Changing lives with handicraft
By working together with social entrepreneur Mesteshukar ButiQ in Romania, IKEA is contributing to creating job opportunities for the Roma communities. Traditional handicraft made in wood and wicker is featured in the upcoming collection VÄLGÖRANDE. We met IKEA designer Mikael Axelsson behind the collection to learn more about the process behind the collection.
On his first visit to Romania in 2016, IKEA designer Mikael Axelsson carried with him a bag full of sketches. The rough drawings of kitchen utensils and home accessories were part of the upcoming collection VÄLGÖRANDE. The team travelled to the countryside to meet artisans specialising in traditional Roma handicraft. “Roma artisans are enormously skilled and have a long tradition of handicraft, which is why IKEA wanted to align with them. On site we revised my drawings and constructions. While working together, we discovered that some of my wicker patterns would have been too time-consuming to make for example, and some spoons were too weak in construction.”
See the film when IKEA designer Mikael Axlesson travels to Romania to work with the local craftsmen on this collection.
Partnering with IKEA on site is Mesteshukar Butiq. This social enterprise work towards integration, education, and building livelihoods for the Roma living in Romania. In community cooperatives and workshops around the country, Roma artisans can produce goods. Mesteshukar ButiQ provide a space to lift the value Roma bring to society.
The partnership with IKEA makes it possible for Mesteshukar ButiQ to develop their designs and production techniques and get access to a global market place through the IKEA stores. The collection VÄLGÖRANDE is the first outcome of this partnership.
A collection with a higher purpose
Mikael Axelsson describes the collection, set to launch in October 2018, as one of the most rewarding he been a part of so far. “Working as a designer you always question your work; what is the purpose of this product, does the world really need another chair? Working with something that helps people to get a better life by creating job opportunities is so rewarding.”
“Working with something that helps people to get a better life by creating job opportunities is so rewarding.”
Traditionally, Roma items are covered with beautiful ornaments and in this collection, Mikael wanted to find the right mix between the traditional and modern expression. “We tried to mix that with our plainer Scandinavian aesthetics. This process was interesting and I like the way the designs turned out.”
Passing the tests
During the product development process the team had to rethink some of the products. Parts of the collection, such as bowls, tea strainers and a juice press made in raw linden wood did not make it through IKEA food approval tests as liquids were absorbed by the raw material. “One of the challenges in a collection like this is finding the balance between style and function for an everyday use. We wanted the objects to be unmistakably handmade but they still needed to meet the quality requirements we have at IKEA. So some of the products did not make the tests. But that is part of the development process – sometimes you have rethink your ideas.”
Learning from each other
At times, Mikael experienced a subtle clash of cultures. “We wanted the hand carved items to look rugged and retain markings from the knife, because to us that signals that it’s handmade and genuine. Whereas for the Roma that is a sign of an unfinished product. So, that was one of our discussions.”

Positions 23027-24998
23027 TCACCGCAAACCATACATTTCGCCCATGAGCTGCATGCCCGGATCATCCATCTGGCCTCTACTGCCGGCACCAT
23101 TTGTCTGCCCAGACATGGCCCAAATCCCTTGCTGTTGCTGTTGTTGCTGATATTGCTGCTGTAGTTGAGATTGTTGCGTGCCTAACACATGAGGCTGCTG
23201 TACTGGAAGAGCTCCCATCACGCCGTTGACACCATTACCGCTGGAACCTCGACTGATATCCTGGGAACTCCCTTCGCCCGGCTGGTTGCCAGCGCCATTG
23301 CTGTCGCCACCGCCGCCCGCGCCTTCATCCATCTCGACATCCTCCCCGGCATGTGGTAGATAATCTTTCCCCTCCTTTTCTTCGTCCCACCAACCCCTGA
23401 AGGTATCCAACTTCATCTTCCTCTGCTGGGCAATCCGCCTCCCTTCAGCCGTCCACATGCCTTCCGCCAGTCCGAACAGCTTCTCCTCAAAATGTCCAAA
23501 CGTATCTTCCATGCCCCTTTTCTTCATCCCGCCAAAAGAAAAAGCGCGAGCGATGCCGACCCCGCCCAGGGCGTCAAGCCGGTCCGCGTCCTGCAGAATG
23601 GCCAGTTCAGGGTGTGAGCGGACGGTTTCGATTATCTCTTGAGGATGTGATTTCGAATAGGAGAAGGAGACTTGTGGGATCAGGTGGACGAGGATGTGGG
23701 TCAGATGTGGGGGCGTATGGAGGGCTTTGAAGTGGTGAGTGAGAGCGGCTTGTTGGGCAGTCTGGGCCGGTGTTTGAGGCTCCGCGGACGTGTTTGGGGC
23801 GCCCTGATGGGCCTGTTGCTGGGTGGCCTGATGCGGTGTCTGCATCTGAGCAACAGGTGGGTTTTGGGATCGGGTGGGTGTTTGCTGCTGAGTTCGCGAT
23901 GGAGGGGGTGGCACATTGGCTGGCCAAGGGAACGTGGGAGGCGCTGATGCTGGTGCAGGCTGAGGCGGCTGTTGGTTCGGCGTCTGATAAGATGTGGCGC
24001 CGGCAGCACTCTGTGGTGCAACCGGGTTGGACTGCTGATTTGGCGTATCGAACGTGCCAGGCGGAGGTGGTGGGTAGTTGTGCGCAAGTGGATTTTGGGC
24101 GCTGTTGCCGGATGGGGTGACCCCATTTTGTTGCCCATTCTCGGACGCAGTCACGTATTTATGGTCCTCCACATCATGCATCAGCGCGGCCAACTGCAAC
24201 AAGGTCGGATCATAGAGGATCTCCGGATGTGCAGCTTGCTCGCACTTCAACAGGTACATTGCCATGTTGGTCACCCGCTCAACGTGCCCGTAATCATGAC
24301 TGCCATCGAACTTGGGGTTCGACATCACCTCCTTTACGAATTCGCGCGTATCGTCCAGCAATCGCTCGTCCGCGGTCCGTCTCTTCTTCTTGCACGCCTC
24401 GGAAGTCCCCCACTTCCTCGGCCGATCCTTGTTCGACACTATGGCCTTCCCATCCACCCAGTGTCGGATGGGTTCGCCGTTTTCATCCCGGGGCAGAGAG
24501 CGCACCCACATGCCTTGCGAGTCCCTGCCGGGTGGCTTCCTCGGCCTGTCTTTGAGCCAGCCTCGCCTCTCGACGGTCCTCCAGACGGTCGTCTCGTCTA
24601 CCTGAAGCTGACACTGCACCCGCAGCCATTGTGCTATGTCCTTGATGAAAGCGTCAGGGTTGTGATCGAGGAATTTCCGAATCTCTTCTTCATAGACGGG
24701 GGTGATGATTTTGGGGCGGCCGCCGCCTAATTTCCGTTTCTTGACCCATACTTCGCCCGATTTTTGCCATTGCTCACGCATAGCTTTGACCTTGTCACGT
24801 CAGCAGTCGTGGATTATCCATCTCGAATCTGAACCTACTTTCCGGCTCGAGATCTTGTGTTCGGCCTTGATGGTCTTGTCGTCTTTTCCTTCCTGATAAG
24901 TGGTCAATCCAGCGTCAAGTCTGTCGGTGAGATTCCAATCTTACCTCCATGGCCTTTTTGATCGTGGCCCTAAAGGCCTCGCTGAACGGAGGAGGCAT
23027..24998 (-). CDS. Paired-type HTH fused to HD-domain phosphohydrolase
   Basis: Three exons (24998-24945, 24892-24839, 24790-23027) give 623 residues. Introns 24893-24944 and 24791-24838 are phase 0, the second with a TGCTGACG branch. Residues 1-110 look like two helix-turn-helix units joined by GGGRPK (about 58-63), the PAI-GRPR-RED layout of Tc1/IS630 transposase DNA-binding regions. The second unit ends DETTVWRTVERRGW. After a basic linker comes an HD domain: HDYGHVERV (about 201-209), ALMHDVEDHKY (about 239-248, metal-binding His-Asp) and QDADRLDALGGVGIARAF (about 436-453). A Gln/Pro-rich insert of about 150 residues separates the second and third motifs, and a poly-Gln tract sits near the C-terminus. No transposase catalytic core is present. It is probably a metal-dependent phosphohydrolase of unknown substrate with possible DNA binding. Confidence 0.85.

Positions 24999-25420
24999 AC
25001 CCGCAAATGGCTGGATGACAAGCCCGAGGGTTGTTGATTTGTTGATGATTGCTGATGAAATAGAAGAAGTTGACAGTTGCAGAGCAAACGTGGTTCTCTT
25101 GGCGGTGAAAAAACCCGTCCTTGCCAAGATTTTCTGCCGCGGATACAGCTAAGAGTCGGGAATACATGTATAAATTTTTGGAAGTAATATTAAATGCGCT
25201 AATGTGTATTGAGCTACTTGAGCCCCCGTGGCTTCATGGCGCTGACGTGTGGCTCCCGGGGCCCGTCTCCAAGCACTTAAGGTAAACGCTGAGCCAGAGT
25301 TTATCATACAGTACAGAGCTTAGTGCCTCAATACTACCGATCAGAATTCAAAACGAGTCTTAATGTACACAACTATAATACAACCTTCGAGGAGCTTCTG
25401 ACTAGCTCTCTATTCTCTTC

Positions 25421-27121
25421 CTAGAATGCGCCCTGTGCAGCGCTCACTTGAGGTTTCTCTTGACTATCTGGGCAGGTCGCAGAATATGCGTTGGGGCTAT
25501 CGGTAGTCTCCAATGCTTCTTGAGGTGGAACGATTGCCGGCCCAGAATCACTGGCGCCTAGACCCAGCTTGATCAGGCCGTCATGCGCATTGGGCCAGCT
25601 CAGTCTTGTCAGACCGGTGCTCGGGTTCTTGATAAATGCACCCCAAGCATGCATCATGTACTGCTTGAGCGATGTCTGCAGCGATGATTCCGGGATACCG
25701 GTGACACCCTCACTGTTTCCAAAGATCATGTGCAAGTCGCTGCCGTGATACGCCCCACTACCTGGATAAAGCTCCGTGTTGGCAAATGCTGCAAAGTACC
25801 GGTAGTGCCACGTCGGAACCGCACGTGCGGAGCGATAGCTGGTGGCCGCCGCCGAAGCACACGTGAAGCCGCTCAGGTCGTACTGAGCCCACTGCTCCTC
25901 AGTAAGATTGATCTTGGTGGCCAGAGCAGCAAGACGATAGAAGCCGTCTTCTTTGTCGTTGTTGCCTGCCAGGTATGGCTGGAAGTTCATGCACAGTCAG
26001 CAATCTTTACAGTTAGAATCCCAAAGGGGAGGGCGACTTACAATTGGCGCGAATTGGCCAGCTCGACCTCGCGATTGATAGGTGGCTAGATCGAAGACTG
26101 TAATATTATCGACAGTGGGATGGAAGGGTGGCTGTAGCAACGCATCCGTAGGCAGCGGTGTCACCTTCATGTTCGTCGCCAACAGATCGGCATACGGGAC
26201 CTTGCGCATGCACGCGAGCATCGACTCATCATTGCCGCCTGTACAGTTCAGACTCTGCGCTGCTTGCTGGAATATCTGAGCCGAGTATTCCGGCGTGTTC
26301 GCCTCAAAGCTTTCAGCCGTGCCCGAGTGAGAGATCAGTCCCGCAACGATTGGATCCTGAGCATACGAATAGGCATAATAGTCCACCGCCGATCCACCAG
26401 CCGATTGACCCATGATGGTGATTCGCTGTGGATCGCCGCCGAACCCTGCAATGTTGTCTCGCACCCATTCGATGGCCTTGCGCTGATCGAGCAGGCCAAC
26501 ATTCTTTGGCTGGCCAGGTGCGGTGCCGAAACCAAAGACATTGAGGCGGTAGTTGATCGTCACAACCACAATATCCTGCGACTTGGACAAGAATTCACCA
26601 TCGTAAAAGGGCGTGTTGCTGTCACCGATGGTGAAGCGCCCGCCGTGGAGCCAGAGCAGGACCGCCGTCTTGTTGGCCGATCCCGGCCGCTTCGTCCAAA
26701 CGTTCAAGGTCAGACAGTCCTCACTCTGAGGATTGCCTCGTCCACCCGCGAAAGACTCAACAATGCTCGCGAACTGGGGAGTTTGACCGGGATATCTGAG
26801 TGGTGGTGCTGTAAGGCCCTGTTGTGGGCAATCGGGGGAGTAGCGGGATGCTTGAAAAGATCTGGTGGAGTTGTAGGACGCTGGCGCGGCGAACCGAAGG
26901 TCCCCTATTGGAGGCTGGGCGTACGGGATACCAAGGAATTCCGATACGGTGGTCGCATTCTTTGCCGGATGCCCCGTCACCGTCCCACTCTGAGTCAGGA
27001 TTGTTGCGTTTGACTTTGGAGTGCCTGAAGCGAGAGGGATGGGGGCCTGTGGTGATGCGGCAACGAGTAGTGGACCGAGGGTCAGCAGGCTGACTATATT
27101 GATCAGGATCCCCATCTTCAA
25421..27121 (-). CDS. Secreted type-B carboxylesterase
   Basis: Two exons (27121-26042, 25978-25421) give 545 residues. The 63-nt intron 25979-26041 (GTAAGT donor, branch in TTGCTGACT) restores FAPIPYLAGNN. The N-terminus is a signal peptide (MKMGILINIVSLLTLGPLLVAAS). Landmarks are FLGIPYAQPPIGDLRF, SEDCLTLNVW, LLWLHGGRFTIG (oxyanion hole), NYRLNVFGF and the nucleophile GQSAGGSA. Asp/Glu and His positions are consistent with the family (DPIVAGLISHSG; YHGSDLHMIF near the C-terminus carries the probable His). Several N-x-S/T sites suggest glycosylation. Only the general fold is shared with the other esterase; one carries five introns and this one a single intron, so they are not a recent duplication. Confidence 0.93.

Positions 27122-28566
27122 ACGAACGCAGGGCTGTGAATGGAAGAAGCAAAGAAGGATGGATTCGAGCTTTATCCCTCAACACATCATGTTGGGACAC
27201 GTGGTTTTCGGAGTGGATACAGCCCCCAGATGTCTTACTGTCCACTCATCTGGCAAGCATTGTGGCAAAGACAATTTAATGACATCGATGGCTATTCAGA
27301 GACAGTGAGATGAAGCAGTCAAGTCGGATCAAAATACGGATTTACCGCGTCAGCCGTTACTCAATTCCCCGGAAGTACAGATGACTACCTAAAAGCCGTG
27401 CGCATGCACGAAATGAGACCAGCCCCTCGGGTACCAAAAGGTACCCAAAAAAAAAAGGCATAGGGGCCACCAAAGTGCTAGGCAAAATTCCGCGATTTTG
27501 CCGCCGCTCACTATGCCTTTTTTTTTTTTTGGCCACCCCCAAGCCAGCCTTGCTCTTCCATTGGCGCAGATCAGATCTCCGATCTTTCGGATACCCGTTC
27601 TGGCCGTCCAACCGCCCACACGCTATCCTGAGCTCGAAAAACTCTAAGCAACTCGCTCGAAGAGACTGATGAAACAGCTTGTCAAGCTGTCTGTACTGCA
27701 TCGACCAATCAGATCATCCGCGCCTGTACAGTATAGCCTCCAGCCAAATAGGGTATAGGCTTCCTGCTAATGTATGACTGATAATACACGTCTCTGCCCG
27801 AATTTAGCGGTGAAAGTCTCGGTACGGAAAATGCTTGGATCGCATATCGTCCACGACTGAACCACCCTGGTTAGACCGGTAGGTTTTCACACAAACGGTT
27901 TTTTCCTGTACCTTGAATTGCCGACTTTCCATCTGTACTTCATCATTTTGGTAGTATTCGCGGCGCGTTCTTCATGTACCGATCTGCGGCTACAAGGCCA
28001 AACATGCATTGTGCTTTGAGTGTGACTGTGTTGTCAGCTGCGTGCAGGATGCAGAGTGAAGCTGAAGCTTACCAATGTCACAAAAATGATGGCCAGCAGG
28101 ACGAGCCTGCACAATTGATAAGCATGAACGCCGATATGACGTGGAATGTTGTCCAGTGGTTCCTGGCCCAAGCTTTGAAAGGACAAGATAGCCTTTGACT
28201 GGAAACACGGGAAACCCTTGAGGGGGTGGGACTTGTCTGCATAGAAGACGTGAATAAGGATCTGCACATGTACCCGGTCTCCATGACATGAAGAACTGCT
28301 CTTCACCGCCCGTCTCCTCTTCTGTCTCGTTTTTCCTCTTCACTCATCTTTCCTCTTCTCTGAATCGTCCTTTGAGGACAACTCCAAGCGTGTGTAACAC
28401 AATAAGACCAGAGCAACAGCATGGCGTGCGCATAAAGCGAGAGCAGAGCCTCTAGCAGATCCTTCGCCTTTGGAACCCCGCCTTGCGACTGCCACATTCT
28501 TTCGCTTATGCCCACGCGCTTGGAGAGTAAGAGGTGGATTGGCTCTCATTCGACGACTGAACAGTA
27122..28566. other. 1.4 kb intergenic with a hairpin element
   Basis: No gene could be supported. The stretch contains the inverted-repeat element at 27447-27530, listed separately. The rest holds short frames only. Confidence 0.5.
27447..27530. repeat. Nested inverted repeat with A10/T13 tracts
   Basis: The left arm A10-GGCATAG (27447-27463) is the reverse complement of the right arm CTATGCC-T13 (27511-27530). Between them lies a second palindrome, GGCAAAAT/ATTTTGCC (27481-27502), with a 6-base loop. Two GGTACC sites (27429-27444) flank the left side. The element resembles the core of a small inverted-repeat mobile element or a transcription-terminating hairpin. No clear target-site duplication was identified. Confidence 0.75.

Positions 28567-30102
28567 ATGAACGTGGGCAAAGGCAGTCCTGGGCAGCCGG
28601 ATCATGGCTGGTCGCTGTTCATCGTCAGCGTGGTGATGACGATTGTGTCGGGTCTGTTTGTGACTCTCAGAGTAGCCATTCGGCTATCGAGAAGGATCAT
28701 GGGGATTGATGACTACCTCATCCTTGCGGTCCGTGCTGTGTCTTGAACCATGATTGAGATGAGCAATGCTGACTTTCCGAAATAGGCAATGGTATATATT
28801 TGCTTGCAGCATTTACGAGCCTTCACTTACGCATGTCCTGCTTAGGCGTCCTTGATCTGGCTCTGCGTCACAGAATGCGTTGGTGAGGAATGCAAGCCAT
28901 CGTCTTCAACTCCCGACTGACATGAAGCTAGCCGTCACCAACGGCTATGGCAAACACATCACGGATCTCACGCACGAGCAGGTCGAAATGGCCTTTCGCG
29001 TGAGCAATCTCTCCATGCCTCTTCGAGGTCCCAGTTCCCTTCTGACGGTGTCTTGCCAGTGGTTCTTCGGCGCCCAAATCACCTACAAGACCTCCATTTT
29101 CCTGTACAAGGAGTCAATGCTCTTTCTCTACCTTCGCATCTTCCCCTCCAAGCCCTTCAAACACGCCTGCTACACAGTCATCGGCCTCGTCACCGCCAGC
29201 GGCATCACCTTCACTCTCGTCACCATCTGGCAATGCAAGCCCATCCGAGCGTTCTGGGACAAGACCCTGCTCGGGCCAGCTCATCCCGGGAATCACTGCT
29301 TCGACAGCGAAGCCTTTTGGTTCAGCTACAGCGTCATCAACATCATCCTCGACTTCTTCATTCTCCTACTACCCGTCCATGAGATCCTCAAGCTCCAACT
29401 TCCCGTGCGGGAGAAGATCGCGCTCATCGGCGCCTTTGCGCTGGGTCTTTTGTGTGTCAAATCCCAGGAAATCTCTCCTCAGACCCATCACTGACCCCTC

Working with organic materials in small workshops in contrast to large factories brings with it challenges, said Mikael. “Everything is much more complicated as every item produced is unique. But that’s also what makes it interesting; trying to work around the way the legs of a stool might not all be the same length or figuring out how to use traditional designs and still make it a flat pack. You simply have to work around these aspects.”
Enabling families to earn a proper income
The work at Mesteshukar ButiQ enables families to earn a proper income, pay for their children’s education and in time become more integrated into society. “Roma children suffer from poverty and are segregated in schools, even though they are not supposed to be by law.” said designer Mikael Axelsson who has been involved since the start of the collection in 2016.
During his two visits, Mikael got to know some of the craftsmen and their families. “I especially think about Alex, the grandson of Zoltan Bojody, a wicker weaver from Viisoara in Cluj. He used to borrow my colouring pencils and draw beside us while we worked. Projects like VÄLGÖRANDE can really make a difference for him and the families, which feels good.”
In addition to the wooden items made in Romania for the VÄLGÖRANDE collection, there are ceramics, handwoven textiles and paper products made by social entrepreneurs in Doi Tung Thailand. The entire collection is set to launch in October 2018 and will be launched in Portugal, Netherlands, UK, Ireland, and Norway.
According to recent studies, 75% of the Roma minority in Romania (estimated total of 1,8 million people) live on incomes below the poverty line, and out of those employable, only 35% are working. The limited opportunities in the labour market are part of a vicious cycle with a number of negative consequences. One is poor health, where only 50% of the Roma households have access to healthcare facilities, another is illiteracy and poor education with 30% of Roma children not being able to pay for books, clothes or school trips. On top of this is discrimination based on stereotypes.
Mesteshukar ButiQ work with community cooperatives and workshops in in Romania. 22 Roma artisans produce traditional or modern goods, of which four are working full time with IKEA production.